• In the temperate zone of the northern hemisphere, influenza activity was low overall. An overall increase in excess all-cause mortality was seen across the countries of the EuroMOMO network.
  • In the Caribbean and Central American countries, no or low influenza detections were reported in most reporting countries. Severe acute respiratory infection (SARI) activity appeared to decrease in Jamaica.
  • In tropical South American countries, influenza detections were low.
  • In tropical Africa, there were no influenza virus detections reported in this period.
  • In Southern Asia, influenza like illness (ILI) and SARI activity was low in Bhutan and Nepal.
  • In South East Asia, no influenza detections were reported.
  • In the temperate zones of the southern hemisphere, influenza activity remained at inter-seasonal levels.
  • Worldwide, seasonal influenza A viruses accounted for the majority of detections.

Even today's release from the ECDC of their Influenza Characterization Report states that no antigenic analysis of submitted flu samples has been conducted since their April report:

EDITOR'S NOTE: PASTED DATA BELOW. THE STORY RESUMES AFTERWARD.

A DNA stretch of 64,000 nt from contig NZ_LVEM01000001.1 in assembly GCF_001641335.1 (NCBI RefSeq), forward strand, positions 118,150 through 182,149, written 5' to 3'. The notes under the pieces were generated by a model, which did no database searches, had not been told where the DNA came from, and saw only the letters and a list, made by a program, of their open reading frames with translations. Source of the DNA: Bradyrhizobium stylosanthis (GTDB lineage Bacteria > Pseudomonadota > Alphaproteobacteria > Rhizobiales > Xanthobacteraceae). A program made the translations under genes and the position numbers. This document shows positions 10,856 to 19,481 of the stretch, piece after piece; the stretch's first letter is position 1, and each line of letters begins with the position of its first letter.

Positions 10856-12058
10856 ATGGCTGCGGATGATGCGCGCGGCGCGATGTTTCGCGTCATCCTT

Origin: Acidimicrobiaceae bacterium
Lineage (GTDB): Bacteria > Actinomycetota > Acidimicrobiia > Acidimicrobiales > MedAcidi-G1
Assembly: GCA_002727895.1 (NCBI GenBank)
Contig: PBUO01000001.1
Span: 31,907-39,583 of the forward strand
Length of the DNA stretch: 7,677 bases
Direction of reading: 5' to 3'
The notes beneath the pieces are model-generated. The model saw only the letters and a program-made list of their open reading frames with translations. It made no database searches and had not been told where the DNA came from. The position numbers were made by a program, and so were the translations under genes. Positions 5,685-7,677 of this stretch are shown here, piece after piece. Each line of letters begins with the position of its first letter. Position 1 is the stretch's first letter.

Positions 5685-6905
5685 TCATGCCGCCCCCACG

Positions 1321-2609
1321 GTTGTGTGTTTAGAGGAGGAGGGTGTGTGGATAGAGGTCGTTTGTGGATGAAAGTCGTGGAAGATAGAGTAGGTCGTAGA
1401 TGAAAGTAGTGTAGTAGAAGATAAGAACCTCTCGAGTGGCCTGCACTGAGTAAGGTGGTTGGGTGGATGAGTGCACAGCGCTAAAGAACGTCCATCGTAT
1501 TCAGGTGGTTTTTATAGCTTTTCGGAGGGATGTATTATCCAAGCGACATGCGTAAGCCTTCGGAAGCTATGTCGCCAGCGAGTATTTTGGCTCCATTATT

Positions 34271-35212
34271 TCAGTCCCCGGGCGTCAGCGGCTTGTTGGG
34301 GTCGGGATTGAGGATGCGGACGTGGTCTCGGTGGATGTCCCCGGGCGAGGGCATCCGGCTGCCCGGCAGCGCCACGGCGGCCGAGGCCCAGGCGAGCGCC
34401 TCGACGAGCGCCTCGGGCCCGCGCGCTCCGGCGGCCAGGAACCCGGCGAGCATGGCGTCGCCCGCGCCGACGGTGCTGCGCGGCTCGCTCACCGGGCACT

Influenza virus characterisation - Summary Europe, May 2020
Surveillance report
10 Jun 2020
Executive summary
This is the seventh report for the 2019 2019–20 influenza season. As of week 20 /2020, 16 4 868 influenza detections across the WHO European Region ha have been reported; 73% type A viruses, with A(H1N1)pdm09 prevailing over A(H3N2), and 27% type B viruses, with 4 4 479 (98%) of 4 5 568 ascribed to a lineage being B/Victoria.
Since the April 2020 characterisation report report, eight shipments of influenza influenza-positive specimens from EU/EEA countries have been received at the London WHO CC, the Francis Crick Worldwide Influenza Centre (WIC). In total, 1 362 virus specimens, with collection dates after 31 August 2019, have been received. No influenza antigenic characterisation has been conducted during this reporting period.
I would note that in the previous (April) reportthat no influenza antigenic characterization had been conducted either.